A Perfect Pairing
For Robert Ferguson MBA ’14, the journey to starting his company Proposal Wine - which started popping corks stateside in January 2016 and has already sold 500 cases - began with an international business class at USF.
His entrepreneurial story shares many characteristics with the wines he is “obsessed” with marketing.
Diverse Profile, like Chardonnay
When Robert was a child, his father worked in international finance and would be assigned to a different country every four years. The family’s peripatetic lifestyle took him from Hong Kong to Singapore, Korea, the Philippines and Sydney, but it wasn’t until he arrived at the University of Colorado as an undergrad that Robert became a “Chinese history fanatic.” And so after graduating, he headed back across the Pacific for a year of intensive study in Mandarin at Peking University.
“I knew that China was going to be a serious player in my lifetime and for many lifetimes to come, and so to get myself set up for success, I moved to China to navigate my way.” Ultimately relocating to San Francisco with his wife, a Bay Area native, a few years later, Robert recognized that his new city has deep ties to Asian markets - which offered him a big opportunity, given his background, to help Chinese firms enter the U.S market and vice versa. But to do so, he needed a network.
In China, he’d built his network through a year in school, and Robert decided that attending business school in San Francisco would be the way to establish his network here. He heard over and over that USF “has very deep roots in the city of San Francisco.”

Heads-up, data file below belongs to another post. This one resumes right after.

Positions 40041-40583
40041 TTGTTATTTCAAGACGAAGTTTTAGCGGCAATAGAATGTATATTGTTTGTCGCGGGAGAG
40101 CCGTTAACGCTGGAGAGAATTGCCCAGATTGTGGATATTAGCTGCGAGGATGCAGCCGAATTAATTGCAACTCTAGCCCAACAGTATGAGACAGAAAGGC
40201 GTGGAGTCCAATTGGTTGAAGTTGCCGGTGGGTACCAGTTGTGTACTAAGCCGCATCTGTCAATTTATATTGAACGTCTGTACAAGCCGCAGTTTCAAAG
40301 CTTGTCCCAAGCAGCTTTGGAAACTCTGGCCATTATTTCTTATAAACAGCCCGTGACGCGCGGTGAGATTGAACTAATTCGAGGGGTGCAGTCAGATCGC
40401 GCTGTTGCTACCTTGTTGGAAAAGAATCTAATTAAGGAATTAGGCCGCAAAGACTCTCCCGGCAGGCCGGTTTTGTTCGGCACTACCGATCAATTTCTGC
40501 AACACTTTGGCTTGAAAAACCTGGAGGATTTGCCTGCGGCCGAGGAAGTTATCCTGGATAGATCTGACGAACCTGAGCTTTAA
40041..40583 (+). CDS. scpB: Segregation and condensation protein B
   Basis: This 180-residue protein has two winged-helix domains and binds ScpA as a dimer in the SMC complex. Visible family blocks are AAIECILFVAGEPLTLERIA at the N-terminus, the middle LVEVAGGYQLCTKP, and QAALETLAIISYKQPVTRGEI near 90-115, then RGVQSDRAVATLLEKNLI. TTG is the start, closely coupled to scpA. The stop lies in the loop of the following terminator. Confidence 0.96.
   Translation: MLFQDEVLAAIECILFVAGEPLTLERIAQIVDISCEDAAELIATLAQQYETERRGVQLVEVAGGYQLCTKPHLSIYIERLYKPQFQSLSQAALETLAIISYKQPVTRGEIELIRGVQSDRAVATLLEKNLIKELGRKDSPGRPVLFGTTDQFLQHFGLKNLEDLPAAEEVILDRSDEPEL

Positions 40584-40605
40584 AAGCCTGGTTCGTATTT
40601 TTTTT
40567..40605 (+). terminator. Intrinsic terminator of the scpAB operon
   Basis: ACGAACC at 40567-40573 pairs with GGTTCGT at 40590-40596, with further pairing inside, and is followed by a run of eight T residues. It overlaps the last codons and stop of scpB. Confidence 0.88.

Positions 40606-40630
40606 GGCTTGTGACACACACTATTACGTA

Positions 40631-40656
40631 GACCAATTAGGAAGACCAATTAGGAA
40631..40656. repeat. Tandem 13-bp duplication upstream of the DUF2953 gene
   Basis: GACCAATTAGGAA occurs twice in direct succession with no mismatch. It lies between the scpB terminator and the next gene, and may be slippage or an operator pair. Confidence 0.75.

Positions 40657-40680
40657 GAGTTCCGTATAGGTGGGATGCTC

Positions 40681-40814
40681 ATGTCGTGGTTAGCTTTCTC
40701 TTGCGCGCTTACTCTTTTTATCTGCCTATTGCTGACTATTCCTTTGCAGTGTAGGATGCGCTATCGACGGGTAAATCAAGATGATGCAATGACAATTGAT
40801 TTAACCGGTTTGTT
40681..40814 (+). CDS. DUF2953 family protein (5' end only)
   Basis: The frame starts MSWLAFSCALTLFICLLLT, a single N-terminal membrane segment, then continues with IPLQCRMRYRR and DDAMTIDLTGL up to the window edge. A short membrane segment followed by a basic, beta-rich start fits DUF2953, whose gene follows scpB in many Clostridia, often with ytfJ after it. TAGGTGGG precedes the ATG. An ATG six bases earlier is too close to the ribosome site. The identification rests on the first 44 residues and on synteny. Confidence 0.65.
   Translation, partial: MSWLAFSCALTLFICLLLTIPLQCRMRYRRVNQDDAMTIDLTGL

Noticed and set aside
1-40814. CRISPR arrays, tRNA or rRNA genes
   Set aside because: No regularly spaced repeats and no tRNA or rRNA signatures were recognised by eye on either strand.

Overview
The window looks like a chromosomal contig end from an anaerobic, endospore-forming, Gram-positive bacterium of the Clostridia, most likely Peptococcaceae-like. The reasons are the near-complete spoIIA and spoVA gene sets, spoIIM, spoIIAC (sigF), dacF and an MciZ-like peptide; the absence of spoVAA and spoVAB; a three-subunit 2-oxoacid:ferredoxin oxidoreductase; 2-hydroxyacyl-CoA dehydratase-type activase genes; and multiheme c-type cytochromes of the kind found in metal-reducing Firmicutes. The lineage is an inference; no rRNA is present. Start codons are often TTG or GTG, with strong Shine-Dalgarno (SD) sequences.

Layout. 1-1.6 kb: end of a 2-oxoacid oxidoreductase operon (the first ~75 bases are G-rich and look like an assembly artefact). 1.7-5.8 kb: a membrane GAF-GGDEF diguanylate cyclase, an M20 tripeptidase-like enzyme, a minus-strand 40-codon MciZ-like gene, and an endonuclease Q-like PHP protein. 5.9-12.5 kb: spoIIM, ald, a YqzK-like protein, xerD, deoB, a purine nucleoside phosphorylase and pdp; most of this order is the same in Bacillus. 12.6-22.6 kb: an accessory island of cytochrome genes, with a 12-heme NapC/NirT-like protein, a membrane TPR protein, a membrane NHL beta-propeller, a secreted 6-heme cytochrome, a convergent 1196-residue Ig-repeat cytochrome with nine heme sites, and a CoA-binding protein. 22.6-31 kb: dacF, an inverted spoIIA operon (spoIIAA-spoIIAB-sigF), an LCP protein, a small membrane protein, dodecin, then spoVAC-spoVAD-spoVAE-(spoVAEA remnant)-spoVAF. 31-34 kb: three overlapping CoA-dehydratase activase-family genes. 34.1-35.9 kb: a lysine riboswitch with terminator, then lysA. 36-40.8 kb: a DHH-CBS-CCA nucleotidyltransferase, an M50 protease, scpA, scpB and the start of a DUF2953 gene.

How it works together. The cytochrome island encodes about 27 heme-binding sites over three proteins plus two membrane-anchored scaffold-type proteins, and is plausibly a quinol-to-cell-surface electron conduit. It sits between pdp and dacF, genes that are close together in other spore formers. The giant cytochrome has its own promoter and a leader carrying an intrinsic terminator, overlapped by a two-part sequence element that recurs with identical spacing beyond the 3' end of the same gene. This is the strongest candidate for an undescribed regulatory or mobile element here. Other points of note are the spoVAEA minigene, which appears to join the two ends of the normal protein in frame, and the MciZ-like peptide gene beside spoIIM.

“I kept thinking ‘if this is going to be my home base, then I should build roots here, with the people who have roots here.’”
Underrated, Affordable, like Merlot
And so Robert enrolled in the Full-Time MBA program at USF, where “even out of my small group, there was diversity not only of global perspectives, but also of occupational perspectives, that I had not encountered before.“ Meanwhile, he was working with ChinaSF, which focuses on Chinese investment in San Francisco. While using his cross-cultural expertise and growing business savvy to help Chinese investors, he began noticing the high level of interest from the Chinese in the wine industry.
Robert learned that Chinese interest in and amount of money spent on wine was huge - and growing. And Chinese big spenders wanted what they perceived of as the best of the best. As such, the French quickly gained a lot of market share, followed by the Italians. Through his USF and ChinaSF networks, Robert learned that many U.S. wineries were busily trying to crack the nut of how to gain market share in China.
So, while he explains that “I never thought I’d be in the wine business - ever,” Robert realized there might be a big opportunity here to bring some of Napa’s high quality but lesser known wines to an eager Chinese market, hungry for value - and vino.
Big and Bold, like a Cabernet Sauvignon
As a project for his School of Management international business class, Robert wrote up a business plan for a Napa winery looking to expand into the Chinese market. It was just a small step from there to teaming up with business partner John Longyear, whose wife’s family were longtime Napa winemakers, and deciding that they wanted to start his own wine label. Proposal Wine was born.